In order to bring the system back into homeostatic equilibrium where it is "meant to be", these folks kindly assume the role of the opposing force.
Everyone has a purpose.

It's an interesting thought to begin your Wednesday morning!


  1. This is a very insightful post Mary. Very well thought out and well written.
    Losing a child is the worst thing that can happen to a parent. That love just doesn't go away, that promise for their future stolen and lost, thus the love turns to pain.
    It's great you have a support group to talk out your feelings. It's the others I don't understand. They think they are "sparing you" by not talking about it, when really they are sparing themselves.
    People can be selfish like that.

  2. Mary, you describe people so well. One can't catch cancer nor illness nor sadness nor sudden death by spending time with people who have gone thru those life changing (to say the least) experiences. Yet if we allow ourselves to listen and spend time with those individuals instead of putting up a (imagined)protective barrier, we become more decent human beings. We learn so much from you, Mary, and are grateful for your honesty and openness.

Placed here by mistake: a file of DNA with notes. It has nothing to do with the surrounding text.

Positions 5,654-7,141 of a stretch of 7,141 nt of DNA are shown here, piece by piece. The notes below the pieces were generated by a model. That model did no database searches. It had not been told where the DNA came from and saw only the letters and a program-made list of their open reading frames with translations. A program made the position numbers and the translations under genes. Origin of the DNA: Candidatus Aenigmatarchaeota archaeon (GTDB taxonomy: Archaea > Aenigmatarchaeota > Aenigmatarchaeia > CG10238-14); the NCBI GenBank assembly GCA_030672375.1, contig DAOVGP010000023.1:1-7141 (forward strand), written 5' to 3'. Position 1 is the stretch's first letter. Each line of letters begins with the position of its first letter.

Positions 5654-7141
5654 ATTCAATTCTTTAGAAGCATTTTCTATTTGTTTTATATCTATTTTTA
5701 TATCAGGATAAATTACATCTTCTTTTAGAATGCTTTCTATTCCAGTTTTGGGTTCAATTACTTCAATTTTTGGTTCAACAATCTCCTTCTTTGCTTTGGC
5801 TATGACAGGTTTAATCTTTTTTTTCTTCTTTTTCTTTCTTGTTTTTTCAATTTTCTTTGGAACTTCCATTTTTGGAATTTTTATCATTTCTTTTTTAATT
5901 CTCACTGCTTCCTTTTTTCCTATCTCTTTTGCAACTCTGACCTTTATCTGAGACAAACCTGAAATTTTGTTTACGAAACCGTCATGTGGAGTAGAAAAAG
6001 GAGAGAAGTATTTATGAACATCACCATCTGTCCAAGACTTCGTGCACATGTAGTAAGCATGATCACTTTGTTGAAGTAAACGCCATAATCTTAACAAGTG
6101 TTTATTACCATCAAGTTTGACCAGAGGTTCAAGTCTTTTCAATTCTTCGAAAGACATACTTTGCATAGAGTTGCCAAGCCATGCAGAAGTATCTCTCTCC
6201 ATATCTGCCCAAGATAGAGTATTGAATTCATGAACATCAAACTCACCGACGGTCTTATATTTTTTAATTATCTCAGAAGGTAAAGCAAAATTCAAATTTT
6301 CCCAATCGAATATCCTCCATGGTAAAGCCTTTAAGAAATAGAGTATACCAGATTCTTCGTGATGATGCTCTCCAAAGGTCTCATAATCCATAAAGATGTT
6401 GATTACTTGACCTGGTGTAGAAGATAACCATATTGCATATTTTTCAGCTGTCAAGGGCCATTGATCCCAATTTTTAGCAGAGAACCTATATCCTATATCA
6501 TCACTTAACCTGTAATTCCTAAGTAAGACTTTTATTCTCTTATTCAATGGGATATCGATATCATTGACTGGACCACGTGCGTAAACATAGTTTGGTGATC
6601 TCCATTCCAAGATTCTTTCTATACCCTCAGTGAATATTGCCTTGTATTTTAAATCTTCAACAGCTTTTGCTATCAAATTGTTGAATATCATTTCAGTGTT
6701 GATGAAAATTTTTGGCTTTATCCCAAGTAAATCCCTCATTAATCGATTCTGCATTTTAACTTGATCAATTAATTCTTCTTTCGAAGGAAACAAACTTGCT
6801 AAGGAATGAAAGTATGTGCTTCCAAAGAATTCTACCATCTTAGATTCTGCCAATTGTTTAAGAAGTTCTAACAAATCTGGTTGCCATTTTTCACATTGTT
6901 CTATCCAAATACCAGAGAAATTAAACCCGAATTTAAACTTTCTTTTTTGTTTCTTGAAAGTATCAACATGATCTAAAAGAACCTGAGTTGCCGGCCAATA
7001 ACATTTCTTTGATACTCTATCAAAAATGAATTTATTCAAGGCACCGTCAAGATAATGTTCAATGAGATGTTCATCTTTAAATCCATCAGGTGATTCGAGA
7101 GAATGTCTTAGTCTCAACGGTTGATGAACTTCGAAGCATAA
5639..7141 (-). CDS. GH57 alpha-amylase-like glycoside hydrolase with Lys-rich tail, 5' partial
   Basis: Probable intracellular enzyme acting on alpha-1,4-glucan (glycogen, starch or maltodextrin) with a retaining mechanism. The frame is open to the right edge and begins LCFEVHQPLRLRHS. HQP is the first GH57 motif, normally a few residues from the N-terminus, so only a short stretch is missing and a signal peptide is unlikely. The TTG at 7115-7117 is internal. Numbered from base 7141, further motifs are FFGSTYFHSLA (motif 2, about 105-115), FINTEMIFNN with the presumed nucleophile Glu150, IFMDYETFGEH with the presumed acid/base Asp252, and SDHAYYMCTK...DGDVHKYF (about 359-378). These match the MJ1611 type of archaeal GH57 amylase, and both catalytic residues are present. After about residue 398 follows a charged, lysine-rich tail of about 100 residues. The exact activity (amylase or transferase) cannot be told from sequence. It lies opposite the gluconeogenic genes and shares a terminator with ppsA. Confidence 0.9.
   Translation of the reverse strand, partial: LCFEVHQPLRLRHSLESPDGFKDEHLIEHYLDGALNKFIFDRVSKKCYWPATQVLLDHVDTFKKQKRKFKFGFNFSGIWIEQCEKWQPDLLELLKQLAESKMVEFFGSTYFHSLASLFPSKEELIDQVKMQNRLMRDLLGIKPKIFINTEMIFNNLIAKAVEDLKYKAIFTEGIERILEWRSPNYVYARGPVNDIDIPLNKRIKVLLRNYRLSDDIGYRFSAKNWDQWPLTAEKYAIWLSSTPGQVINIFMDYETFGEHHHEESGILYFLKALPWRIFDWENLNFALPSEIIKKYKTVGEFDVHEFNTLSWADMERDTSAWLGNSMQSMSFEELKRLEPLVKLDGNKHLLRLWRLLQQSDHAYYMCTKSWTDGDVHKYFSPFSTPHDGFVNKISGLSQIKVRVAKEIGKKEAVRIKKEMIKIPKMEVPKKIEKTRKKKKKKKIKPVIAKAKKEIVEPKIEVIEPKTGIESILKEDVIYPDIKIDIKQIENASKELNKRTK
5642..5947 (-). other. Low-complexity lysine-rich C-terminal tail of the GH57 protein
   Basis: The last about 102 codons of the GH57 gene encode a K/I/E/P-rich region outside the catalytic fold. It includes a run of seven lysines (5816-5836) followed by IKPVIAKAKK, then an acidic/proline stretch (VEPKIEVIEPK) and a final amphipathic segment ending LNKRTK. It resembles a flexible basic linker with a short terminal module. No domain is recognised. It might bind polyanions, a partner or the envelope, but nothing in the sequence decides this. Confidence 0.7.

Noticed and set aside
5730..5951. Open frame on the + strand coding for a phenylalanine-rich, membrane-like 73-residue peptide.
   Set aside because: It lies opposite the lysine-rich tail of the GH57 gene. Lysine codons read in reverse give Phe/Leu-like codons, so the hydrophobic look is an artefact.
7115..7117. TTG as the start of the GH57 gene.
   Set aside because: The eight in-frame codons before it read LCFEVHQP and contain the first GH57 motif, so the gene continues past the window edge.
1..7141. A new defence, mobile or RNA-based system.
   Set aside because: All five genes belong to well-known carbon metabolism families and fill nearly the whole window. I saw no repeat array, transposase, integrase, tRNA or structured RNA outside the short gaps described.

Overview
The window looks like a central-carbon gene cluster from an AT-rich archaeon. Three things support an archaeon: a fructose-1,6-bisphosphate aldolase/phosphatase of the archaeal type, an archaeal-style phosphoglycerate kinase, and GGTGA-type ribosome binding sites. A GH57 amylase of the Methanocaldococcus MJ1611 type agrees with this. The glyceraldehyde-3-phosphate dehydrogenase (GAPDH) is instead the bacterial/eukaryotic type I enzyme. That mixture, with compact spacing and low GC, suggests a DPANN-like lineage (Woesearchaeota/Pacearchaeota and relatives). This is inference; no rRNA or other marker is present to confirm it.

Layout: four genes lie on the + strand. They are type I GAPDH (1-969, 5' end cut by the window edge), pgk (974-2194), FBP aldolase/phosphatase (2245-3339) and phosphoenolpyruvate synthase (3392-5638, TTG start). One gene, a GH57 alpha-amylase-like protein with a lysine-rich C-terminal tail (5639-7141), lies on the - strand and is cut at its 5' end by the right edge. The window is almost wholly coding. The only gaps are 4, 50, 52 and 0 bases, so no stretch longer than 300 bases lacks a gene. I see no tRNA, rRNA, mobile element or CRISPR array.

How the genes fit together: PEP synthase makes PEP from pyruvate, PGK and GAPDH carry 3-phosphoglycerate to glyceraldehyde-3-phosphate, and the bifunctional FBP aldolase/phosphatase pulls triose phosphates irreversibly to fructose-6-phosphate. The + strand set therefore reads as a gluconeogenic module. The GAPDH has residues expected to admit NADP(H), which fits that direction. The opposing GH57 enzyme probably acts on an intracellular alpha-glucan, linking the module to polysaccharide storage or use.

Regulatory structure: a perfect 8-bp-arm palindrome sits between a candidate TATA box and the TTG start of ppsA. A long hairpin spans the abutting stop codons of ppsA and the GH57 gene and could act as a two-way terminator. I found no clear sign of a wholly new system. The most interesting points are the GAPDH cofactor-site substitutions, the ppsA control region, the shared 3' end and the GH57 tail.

3. Wow! I had to re-read that three times! What an amazing writer you are! I am so grateful that you share your thoughts and feelings with us - and even more that you share (and allow us to share) memories of Erin :)

  4. Such a fantastic post. so utterly clear and complete without an ounce of self-pity.

    To sjn: at the art show a few weeks ago, the best friend of the young woman who died and I talkd about how people have this idiotic idea that talking about your loved one will "remind" you -- of what you never stop thinking about.

    And Mary, again: What you said about how our children escape us despite our precious care of them - that's what I think people simply cannot tolerate. And who can blame them? Who wants to think that all of her care and protection and hard work cannot guarantee a child her life?

  5. Trying to get that scale to balance is the hardest part. Grief creeps in like a tidalwave..no warning, no way to prepare and board up the place. The spoken and unspoken words that we all feel, just a tip of the iceberg of the love and respect we have for you and the way you are working through this journey. Much love, my friend!


  6. I think homeostasis is a stretch for some ;) I think they are still looking for the easy button.....there are no easy buttons. Thank goodness for good friends and family to ride the waves with.

  7. I love you, Mrs. Potts. So glad you were able to see my special message on the volleyball. I include that on all of my volleyballs that I throw out before games.


  8. I'm sure you do, Kristin. Thank you.